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  • Writer's pictureKrissy Mulpeter

Couples' Quicksand | Marriage Counseling 101

Updated: Apr 28

“Why do we treat each other differently when we fight?”

“Why don’t you listen to me when I really need you to?”

“How come we don’t communicate well when we disagree?”

“Why does our relationship feel so difficult when we talk about certain topics?”

If you have asked yourself or your partner any of these questions, read on.

When couples are in a negative conflict cycle with one another, they are or become dysregulated. When any human being is dysregulated, they behave differently than how they would in a grounded state. This is why so many couples have moments of behaving in otherwise unrecognizable ways when they are in a moment of stress, conflict, or discord.

The Losing Strategies (utilized in RLT therapy) categorize the common ways in which human beings behave when they are dysregulated. The common denominator between each of these Losing Strategies is, well, exactly that- they won’t lead you anywhere productive or more connected. On the contrary, when both partners in a couple fall into their Losing Strategies, couples almost always either escalate, disconnect, or both.

The Losing Strategies:

1. Being Right

Terry Real says “you can be right or you can be married”. I agree. What I think he’s getting at is that when a couple is in a state of empathetic connection with one another, objective reality becomes irrelevant. The part of a person that is playing tug-of-war over objective reality, trying to convince their partner of their perspective, is not the part of them that can connect to the person they love. When someone is using this losing strategy, they forget that when couples are in a state of harmony, there is room for both people’s subjective reality.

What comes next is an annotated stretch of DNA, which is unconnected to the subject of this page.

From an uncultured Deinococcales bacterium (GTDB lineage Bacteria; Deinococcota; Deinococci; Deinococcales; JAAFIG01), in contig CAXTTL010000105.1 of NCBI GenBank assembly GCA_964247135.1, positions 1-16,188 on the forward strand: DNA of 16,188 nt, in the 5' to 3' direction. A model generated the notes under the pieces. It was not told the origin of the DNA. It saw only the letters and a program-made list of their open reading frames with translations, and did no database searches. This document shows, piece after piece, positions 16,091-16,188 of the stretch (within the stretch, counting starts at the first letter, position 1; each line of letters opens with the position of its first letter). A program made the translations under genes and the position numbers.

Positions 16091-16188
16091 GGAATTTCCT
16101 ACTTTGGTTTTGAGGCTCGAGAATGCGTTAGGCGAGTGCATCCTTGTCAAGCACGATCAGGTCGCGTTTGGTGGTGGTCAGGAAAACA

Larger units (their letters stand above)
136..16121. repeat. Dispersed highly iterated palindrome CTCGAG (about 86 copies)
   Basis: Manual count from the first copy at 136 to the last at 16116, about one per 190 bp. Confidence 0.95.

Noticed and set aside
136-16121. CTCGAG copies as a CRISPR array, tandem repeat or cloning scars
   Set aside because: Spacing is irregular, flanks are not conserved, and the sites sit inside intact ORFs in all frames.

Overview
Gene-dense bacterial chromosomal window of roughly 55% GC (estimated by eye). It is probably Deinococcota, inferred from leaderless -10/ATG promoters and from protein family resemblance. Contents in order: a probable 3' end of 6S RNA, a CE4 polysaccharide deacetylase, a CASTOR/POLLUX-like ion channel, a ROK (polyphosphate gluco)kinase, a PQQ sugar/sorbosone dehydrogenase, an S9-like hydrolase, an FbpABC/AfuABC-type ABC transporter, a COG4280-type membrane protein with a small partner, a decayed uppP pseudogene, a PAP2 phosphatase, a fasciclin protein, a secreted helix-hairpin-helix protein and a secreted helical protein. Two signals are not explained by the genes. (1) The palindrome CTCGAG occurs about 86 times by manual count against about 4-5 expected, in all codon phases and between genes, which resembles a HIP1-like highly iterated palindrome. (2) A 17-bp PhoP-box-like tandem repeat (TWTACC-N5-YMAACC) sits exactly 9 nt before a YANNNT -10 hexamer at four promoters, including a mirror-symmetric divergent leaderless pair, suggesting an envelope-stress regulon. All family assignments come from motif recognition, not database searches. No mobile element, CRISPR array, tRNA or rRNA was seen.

Space for subjective reality sounds: “my favorite ice cream is chocolate and hers is vanilla”

Being Right sounds like: “chocolate is the best flavor of ice cream, period. I don’t understand how you can possibly like vanilla”

It may sound silly to start with favorite ice cream flavors, but start small and build up. It’s harder to honor subjective reality in more complex relational issues.

Instead of being right → try looking for the validity in your partner’s perspective

2. Controlling your partner

In “The New Rules of Marriage”, Terry Real highlights the hopeful place that control comes from as an effort to minimize the discrepancy between what you want and what you have. The easiest way to stay out of control is by remembering that difference can fuel intimacy and conformity destroys it. Where it’s safe to be different, it’s safe to belong.

The other way control can sneak into relationships is one I have been guilty of many times in my relationship- that is, helping someone who isn’t asking for help. Many people wouldn’t associate trying to help with trying to control, but the truth is, if the person you’re trying to help doesn’t want your help, it is control. Simply asking “would you like a suggestion?” and being ready to honor it if the answer is “no” is an easy way to avoid control.